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L’Oreal COVID-19 has accelerated company’s digital plans

L’Oreal has been reinventing its marketing model to embrace digital and beauty tech for a number of years, meaning it was in a good position to adapt to changing consumer demands when the coronavirus pandemic struck. While many brands pulled back on marketing spend when COVID-19 hit and countries started going into lockdown, L’Oreal instead shifted its spending strategy. At the peak of the crisis, it was spending 77% of its media investment on digital. During lockdown the company continued to invest from offline to online in a bid to keep consumers interested in its products and widen its consumer base.

L’Oreal brands have all embraced the trend of social commerce and have experimented with different models — influencers, e-beauty advisors, as well as consumers. The rise of e-commerce during the pandemic has also made marketing more conversational, with L’Oreal having a 40% rise in interactions with consumers across channels like Facebook Messenger and WeChat to pass 60 million interactions this year. That increase has given L’Oreal more data on which to base business decisions.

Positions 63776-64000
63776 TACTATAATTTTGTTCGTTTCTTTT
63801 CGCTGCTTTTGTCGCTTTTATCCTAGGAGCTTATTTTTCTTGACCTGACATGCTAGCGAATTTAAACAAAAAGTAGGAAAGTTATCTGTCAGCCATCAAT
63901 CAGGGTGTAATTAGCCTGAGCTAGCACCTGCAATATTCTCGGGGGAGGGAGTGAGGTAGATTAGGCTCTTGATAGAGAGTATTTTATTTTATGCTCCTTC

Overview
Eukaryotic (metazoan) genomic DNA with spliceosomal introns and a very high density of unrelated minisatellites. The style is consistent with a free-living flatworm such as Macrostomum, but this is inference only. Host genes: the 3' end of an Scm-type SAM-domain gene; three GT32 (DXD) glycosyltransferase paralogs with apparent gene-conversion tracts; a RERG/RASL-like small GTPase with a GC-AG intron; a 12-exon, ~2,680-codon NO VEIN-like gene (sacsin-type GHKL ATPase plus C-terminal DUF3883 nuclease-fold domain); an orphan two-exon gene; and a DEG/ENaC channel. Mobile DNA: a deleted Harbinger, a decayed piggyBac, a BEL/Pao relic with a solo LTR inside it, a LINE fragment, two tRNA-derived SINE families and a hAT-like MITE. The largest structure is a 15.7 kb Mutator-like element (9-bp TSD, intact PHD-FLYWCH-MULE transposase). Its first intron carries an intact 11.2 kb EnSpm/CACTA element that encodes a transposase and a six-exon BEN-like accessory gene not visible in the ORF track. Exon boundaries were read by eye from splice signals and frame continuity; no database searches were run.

Following the COVID-19 pandemic, L’Oreal launched its first ever digital makeup line. The move came as a result of more people being forced to work remotely during the pandemic which in turn has led to an increase in the number of people using technology for face to face interactions.

Despite success in its e-commerce business, the pandemic did however pose challenges for L’Oreal with Asia-Pacific being the only region that reported growth in 2020.

Mainland China generated a significant spike in sales up 27% for the year. According to the company, growth had largely been boosted by strong omnichannel demand and a dynamic e-commerce business; which accounts for more than 50% of its business in the Chinese market. 

L’Oreal provides beauty for over 100 million people in China and has seen an expansion in the middle to upper classes as well as Millennials over the past few years.  The penetration of online shopping in China in terms of potential consumers (internet users) is low compared to developed countries, meaning there is ample room for growth and provides expansion opportunities for L’Oreal.